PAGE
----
If an artist proclaims that the fine art tradition is bankrupt, he is saying in effect that he is not accepting it as a context. This may be because he wishes to communicate something specific that has nothing to do with good or bad art, or it may mean that he is unable to differentiate between good and bad works of art except in terms of their more or less successful manifestation of rules (this may be related to what Wittgenstein calls “aspect blindness”). In any case, by denying the art of the past he severely limits the context he works within and may, as a result, be incapable of producing great art; that is, if he is unable, or unwilling, to recognize quality in other art, he may be incapable of recognizing it in his own art. I am saying, in effect, that an artist who does not want to produce great art is unlikely to produce great art, but that the final test is the work itself.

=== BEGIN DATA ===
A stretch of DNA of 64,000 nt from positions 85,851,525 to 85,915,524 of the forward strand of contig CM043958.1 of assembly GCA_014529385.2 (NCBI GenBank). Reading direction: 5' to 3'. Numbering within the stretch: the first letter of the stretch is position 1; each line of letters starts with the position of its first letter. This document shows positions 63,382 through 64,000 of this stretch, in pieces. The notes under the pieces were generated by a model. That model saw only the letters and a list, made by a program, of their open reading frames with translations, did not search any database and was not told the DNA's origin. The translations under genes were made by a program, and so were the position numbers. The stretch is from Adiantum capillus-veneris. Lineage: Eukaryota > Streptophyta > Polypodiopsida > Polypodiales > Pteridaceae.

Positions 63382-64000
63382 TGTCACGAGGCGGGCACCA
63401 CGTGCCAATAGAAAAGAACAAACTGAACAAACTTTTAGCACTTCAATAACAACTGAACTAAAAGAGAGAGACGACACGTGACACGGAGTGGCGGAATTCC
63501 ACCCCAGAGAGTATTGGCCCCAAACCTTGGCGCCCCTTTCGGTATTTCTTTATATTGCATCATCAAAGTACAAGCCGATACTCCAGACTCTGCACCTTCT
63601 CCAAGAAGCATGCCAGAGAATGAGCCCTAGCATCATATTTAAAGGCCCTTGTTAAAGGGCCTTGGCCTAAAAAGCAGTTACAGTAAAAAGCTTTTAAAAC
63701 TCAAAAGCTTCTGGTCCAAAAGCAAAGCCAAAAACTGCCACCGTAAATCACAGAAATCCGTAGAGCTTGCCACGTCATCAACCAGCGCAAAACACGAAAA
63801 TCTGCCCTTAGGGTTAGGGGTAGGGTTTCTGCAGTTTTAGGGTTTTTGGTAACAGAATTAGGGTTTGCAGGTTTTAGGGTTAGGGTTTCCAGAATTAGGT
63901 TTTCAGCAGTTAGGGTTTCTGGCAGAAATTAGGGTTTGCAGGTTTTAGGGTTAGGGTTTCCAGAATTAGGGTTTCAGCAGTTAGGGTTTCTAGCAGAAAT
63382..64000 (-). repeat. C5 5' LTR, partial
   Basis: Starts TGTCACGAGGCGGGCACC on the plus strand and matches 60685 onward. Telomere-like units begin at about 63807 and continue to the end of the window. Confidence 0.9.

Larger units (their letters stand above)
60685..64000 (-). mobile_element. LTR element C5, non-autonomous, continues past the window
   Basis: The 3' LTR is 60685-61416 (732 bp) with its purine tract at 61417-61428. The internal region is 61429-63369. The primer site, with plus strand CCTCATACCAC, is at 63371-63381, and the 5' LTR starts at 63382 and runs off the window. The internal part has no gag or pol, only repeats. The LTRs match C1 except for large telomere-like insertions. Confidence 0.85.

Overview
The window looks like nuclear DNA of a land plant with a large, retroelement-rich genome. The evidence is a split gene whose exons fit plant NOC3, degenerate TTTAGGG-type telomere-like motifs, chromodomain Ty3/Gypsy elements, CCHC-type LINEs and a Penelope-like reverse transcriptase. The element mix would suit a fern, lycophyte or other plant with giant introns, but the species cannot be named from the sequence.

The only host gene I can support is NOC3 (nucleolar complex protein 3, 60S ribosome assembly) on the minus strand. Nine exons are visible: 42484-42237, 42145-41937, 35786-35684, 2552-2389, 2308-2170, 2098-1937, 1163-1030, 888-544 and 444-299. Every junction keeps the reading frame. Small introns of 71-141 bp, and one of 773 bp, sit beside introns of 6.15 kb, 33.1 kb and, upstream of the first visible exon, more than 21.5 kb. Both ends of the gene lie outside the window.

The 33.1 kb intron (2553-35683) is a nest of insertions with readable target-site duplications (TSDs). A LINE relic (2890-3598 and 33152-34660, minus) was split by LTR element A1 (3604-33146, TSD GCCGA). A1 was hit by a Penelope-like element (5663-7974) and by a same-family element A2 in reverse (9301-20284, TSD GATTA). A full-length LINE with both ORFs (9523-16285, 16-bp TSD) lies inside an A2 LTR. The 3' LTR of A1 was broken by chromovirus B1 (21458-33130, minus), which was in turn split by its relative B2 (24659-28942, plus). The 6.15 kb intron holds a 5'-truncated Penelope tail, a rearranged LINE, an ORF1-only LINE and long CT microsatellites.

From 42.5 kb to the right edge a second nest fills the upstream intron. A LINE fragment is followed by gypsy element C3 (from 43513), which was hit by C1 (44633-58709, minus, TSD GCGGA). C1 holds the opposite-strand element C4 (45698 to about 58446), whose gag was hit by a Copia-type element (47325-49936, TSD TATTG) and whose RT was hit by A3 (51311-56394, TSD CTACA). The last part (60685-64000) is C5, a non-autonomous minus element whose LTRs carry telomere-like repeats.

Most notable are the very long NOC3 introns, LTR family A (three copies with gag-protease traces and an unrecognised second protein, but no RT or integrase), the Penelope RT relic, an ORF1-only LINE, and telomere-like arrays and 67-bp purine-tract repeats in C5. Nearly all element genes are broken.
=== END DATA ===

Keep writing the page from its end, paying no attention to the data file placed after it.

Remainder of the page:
When Mr. Burnham says that I “assume” that “good” art stems mainly from the School of Paris and its offspring, he fails to distinguish between an assumption and an observation. That the best art of this century has stemmed from the School of Paris and its offspring has nothing to do with my assumptions or with anyone else’s assumptions; it simply means that the art of this century which has impressed me most has been produced by artists who have been associated with Paris or, more recently, with New York. These artists don’t necessarily form a “school,” don’t necessarily live in New York or Paris and aren’t necessarily French or American.